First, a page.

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Ebola Erupts Again in Africa, Only Now There’s a Vaccine

Ebola Erupts Again in Africa, Only Now There’s a Vaccine

An Ebola quarantine unit in Muma, Democratic Republic of Congo, last year. The country’s ninth outbreak is believed to have begun in early April but was confirmed as Ebola only on Tuesday.

Antidepressants and Withdrawal: Readers Tell Their Stories

Antidepressants and Withdrawal: Readers Tell Their Stories

Modern antidepressants, beginning with Prozac in 1987, have shaped how the public understands mental health itself.

When a Health Insurer Also Wants to Be a Hospice Company

When a Health Insurer Also Wants to Be a Hospice Company

Humana’s decision to purchase two hospice outfits puts it squarely in the middle of the debate over whether for-profit companies can deliver quality hospice care.

Popular Grain-Free Dog Foods May Be Linked to Heart Disease

Popular Grain-Free Dog Foods May Be Linked to Heart Disease

Bentley, a golden retriever, with his owners Tracy and Chris Meyer of Phoenix, Md., had been eating a grain-free diet all his life. Last year he went into heart failure but has since recovered.

The Illness Is Bad Enough. The Hospital May Be Even Worse.

The Illness Is Bad Enough. The Hospital May Be Even Worse.

Bernadine Lewandowski, left, makes spaghetti sauce with her daughter, Dona Jones. Ms. Lewandowski lived independently until recent hospitalizations.

Readers Respond: ‘The Biggest Loser’

Readers Respond: ‘The Biggest Loser’

Sean Algaier, a pastor from Charlotte, N.C., was a contestant on “The Biggest Loser.” He went from 444 pounds to 289 but now his weight is up to 450 again, and he is burning 458 fewer calories a day than would be expected for a man his size.

A Promising Cancer Treatment Made Patients Worse, Not Better

A Promising Cancer Treatment Made Patients Worse, Not Better

A white blood cell infected with the virus that causes adult T-cell leukemia-lymphoma, a rare blood cancer. An immunotherapy drug, nivolumab, seemed to make patients sicker, not better.

A Drug Costs $272,000 a Year. Not So Fast, Says New York State.

A Drug Costs $272,000 a Year. Not So Fast, Says New York State.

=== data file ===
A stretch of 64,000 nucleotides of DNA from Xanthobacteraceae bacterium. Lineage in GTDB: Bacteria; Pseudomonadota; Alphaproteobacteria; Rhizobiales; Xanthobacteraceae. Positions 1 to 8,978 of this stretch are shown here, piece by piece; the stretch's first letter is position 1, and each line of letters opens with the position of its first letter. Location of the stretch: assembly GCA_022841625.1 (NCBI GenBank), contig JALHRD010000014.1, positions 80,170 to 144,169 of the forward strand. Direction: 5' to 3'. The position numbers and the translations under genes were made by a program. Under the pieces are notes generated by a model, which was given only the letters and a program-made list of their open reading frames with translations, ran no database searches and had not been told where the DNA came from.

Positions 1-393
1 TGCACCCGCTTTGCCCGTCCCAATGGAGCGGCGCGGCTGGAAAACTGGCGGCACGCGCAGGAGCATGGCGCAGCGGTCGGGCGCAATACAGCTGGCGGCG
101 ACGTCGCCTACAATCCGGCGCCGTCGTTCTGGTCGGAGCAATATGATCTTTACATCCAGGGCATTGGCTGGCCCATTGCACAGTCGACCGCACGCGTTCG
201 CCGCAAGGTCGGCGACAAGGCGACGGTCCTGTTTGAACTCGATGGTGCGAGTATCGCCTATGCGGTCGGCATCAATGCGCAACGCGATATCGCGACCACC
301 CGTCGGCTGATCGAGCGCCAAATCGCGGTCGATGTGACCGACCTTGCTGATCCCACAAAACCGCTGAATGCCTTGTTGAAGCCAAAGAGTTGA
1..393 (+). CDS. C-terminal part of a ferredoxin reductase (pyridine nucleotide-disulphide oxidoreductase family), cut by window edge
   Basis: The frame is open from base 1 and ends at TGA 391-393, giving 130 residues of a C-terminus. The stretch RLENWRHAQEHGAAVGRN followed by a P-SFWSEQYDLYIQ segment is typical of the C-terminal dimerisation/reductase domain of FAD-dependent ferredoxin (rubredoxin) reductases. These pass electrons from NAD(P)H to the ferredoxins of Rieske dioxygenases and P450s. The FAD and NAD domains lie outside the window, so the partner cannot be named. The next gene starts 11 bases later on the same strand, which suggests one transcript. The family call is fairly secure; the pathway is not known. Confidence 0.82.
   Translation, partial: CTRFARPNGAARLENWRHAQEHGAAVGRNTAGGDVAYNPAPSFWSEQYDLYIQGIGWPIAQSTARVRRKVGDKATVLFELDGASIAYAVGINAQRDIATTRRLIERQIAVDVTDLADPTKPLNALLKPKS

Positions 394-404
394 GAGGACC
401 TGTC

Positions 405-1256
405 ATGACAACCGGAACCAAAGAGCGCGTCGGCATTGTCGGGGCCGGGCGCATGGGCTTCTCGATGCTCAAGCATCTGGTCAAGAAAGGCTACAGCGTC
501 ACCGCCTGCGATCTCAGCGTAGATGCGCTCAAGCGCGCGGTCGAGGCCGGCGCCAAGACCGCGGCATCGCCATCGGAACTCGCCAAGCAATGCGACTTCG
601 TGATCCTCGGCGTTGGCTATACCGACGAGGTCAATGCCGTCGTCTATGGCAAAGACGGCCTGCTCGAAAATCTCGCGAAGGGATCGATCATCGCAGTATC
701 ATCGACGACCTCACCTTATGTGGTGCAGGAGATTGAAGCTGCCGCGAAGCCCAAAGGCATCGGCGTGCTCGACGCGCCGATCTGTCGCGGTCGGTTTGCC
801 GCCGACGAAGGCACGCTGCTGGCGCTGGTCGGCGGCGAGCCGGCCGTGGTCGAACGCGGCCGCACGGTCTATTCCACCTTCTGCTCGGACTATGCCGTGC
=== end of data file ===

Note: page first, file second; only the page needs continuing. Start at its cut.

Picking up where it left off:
Lora Moser, who was diagnosed with cystic fibrosis when she was 2, said she had to stop taking a drug for the disease, Orkambi, because she could not afford the first month’s payment of more than $3,000 required by her insurer.

In a Rare Success, Paraguay Conquers Malaria

In a Rare Success, Paraguay Conquers Malaria

A malaria specialist in Las Claritas, Venezuela, analyzing blood samples of patients who showed symptoms of infection. While Paraguay has recently eliminated the disease, other countries in the Americas, particularly Venezuela, are seeing increases.

Patients Eagerly Awaited a Generic Drug. Then They Saw the Price.

Patients Eagerly Awaited a Generic Drug. Then They Saw the Price.

A Teva Pharmaceutical drug manufacturing facility in Jerusalem. The company announced earlier this month it would sell a generic version of the drug Syprine at a lower price, but it’s hardly a bargain.

To Get Medicaid in Kentucky, Many Will Have to Work. Advocates for the Poor Say They Will Sue.

To Get Medicaid in Kentucky, Many Will Have to Work. Advocates for the Poor Say They Will Sue.

Kentucky Gov. Matt Bevin, a Republican, on Friday, announcing new work requirements for many of the state’s Medicaid recipients.

Infinitesimal Odds: A Scientist Finds Her Child’s Rare Illness Stems From the Gene She Studies

Infinitesimal Odds: A Scientist Finds Her Child’s Rare Illness Stems From the Gene She Studies

Soo-Kyung Lee had been studying the FOXG1 gene for years. Her research took on new meaning when she learned that her daughter, Yuna, had a rare defect on that gene.

‘Desperation Oncology’: When Patients Are Dying, Some Cancer Doctors Turn to Immunotherapy

‘Desperation Oncology’: When Patients Are Dying, Some Cancer Doctors Turn to Immunotherapy

Dr. Oliver Sartor in his office at Tulane Medical Center in New Orleans. He and other cancer experts offer dying patients the chance to try experimental immunotherapy drugs.

Nearly Eradicated in Humans, the Guinea Worm Finds New Victims: Dogs

Nearly Eradicated in Humans, the Guinea Worm Finds New Victims: Dogs

A two-year-old dog named Djalibe getting a Guinea worm pulled from her leg by Laures Dossou, second left, of the Carter Center, a philanthropy founded by former President Jimmy Carter. Scientists have worked for decades to eradicate the painful, parasitic worm, and have nearly succeeded — but a spate of infections in dogs worries health officials.

Fed Up With Drug Companies, Hospitals Decide to Start Their Own

Fed Up With Drug Companies, Hospitals Decide to Start Their Own

Generic drugs at Intermountain Medical Center in Murray, Utah. Intermountain Healthcare is spearheading an effort by a group of hospitals to create a nonprofit generic drug company.

Scientists Discover a Bone-Deep Risk for Heart Disease

Scientists Discover a Bone-Deep Risk for Heart Disease

A colored scanning electron micrograph of a bone marrow stem cell. Scientists have learned that an accumulation of mutated stem cells in bone marrow dramatically increases a person’s risk of dying from a heart attack or stroke.


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